Nurse Ethics Comes to a Head at Guantanamo Bay


 
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by Alexandra Wllson Pecci

A Navy nurse faces possible discharge for refusing to participate in force-feeding detainees. It's a test case for nurses in all practice settings who are faced with ethical issues every day.

Nurses have the right and an obligation to an ethical practice. With it should come the right to speak up without punishment when that ethical practice is threatened.

But possible punishment is exactly what's at stake for a U.S. Navy nurse who refused to continue force-feeding hunger-striking detainees at Guantanamo Bay Detention Camp. Although the Navy has opted not to press criminal charges, it is still considering requiring the nurse to show cause for remaining in the Navy, which could lead to his discharge, the end of an 18-year Naval career, and the possibility of no retirement or veteran's benefits.

Moreover, a discharge would send a "message from the Navy that nurses who refuse to participate in force-feeding could lose their careers," the nurse's attorney, Ron Meister, said during an media call last week led by the American Nurses Association.

The ANA has taken up the fight on behalf of the Navy nurse, who hasn't been publicly identified, arguing that he should be able to refuse to participate in force feedings without punishment.

"Professional registered nurses have the right to make independent ethical judgments, regardless of the setting in which nursing care is provided, even if this causes the nurse to experience conflict arising from competing loyalties," ANA President Pamela F. Cipriano, PhD, RN, NEA-BC, FAAN, said during the call.

The other people on the call—Vincent Iacopino, MD, PhD, senior medical advisor for Physicians for Human Rights, and Albert Shimkus, retired Navy captain and associate professor at the U.S. Naval War College—argued not only the rights of the nurse, but also against the unethical practice of force-feeding these patients, who are protesting indefinite detention. Many of these detainees, the experts noted, have been approved for release.

Whether or not force-feeding is ethically unacceptable is only part of what's at stake here.

"In many ways this is a test case," and not just for the military, Cipriano said, but also for nurses in all practice settings who are faced with ethical issues every day.

The need for discussion and guidance around issues like this one was the impetus for the first National Nursing Ethics Summit, held at Johns Hopkins University in August, and a new report that recently came out of that summit, Blueprint for 21st Century Nursing Ethics: Report of the National Nursing Summit.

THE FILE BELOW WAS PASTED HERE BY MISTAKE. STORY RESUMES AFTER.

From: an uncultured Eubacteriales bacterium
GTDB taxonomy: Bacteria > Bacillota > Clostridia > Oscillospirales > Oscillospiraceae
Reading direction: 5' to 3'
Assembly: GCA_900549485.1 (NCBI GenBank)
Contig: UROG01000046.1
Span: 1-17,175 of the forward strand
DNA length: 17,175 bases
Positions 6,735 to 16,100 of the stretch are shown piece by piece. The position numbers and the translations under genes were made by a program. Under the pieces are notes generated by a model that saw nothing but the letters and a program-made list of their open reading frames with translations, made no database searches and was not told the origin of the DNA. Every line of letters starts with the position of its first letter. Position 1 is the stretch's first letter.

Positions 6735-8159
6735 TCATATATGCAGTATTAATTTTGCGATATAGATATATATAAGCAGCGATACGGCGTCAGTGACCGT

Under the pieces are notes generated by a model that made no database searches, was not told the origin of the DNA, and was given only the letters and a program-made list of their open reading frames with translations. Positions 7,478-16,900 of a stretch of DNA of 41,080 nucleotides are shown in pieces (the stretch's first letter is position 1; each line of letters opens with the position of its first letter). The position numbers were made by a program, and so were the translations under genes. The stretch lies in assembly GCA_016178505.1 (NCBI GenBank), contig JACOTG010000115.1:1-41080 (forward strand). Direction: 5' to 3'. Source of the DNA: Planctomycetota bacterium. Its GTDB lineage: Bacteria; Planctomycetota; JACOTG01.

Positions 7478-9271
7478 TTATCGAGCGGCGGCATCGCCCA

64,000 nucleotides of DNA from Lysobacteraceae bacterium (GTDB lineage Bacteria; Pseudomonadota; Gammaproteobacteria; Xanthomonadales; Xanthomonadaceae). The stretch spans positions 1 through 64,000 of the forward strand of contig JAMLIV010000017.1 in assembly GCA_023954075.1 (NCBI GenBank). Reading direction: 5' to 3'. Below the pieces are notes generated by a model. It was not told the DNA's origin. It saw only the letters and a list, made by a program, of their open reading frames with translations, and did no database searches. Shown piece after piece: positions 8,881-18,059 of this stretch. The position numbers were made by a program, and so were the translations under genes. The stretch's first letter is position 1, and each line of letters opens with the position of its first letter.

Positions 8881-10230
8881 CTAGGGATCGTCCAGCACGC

The case of the Navy nurse "parallels in some ways the very issues that came up in the nursing ethics summit," Cynda Hylton Rushton, PhD, RN, FAAN, the Bunting Professor of Clinical Ethics at the Johns Hopkins School of Nursing and Berman Institute of Bioethics, and lead organizer of the summit, told me last week.

"I think we really need to take seriously these examples," she says.Issues ranging from nurses going on strike to end-of-life care to the decision not to participate in force-feeding are "really are symptoms of this more fundamental issue: Do we actually have a culture where it's safe for nurses to speak up and speak out about their ethical concerns?" she says.

In preparation for the conference, organizers reached out to nurses to find out what keeps them up at night (encapsulated in a video) and heard about issues such as balancing quality and safety with efficiency; navigating respect for patients, especially at end-of-life; balancing the burdens and benefits of technology; and respecting individual patient choices in the context of their culture, religion, and values.

These are all ethical issues; yet Rushton notes that the IOM's Future of Nursing report was "largely silent on the ethical issues, and the roadmap for the future hast to include this ethical dimension."

She says the summit and report represent the first time that multiple stakeholders—collaborating partners include the ANA, American Academy of Nursing, American Association of Critical-Care Nurses, and many other groups—have come together to create its ethics blueprint, which includes recommendations in the following areas:

Clinical practice: Create tools and guidelines for achieving ethical work environments, evaluate their use in practice, and make the results easily accessible.

Education: Develop recommendations for preparing faculty to teach ethics effectively.

Nursing research: Develop metrics that enable ethics research projects to identify common outcomes, including improvements in the quality of care, clinical outcomes, costs, and impacts on staff and the work environment.

Policy: Develop measurement criteria and an evaluation component that could be used to assess workplace culture and moral distress.

"It's one thing to deal with these issues in the theoretical, but when the rubber hits the road is when nurses are confronted with these issues in the moment," Rushton says. That's why it's so critical for nurses to have a strong foundation from which they can raise and act on these ethical concerns without fear of reprisal, as in the case of the Navy nurse. The summit has also sparked an online pledge campaign to support ethical nursing practices.

"Some of the issues we confront we are meant to struggle with. …The values that underlie these issues are fundamental to who we are as people and who we are as a society," Rushton says. "Do we have space for people to request not to participate in actions that they find morally objectionable? There are no easy answers, and that's the point."


 
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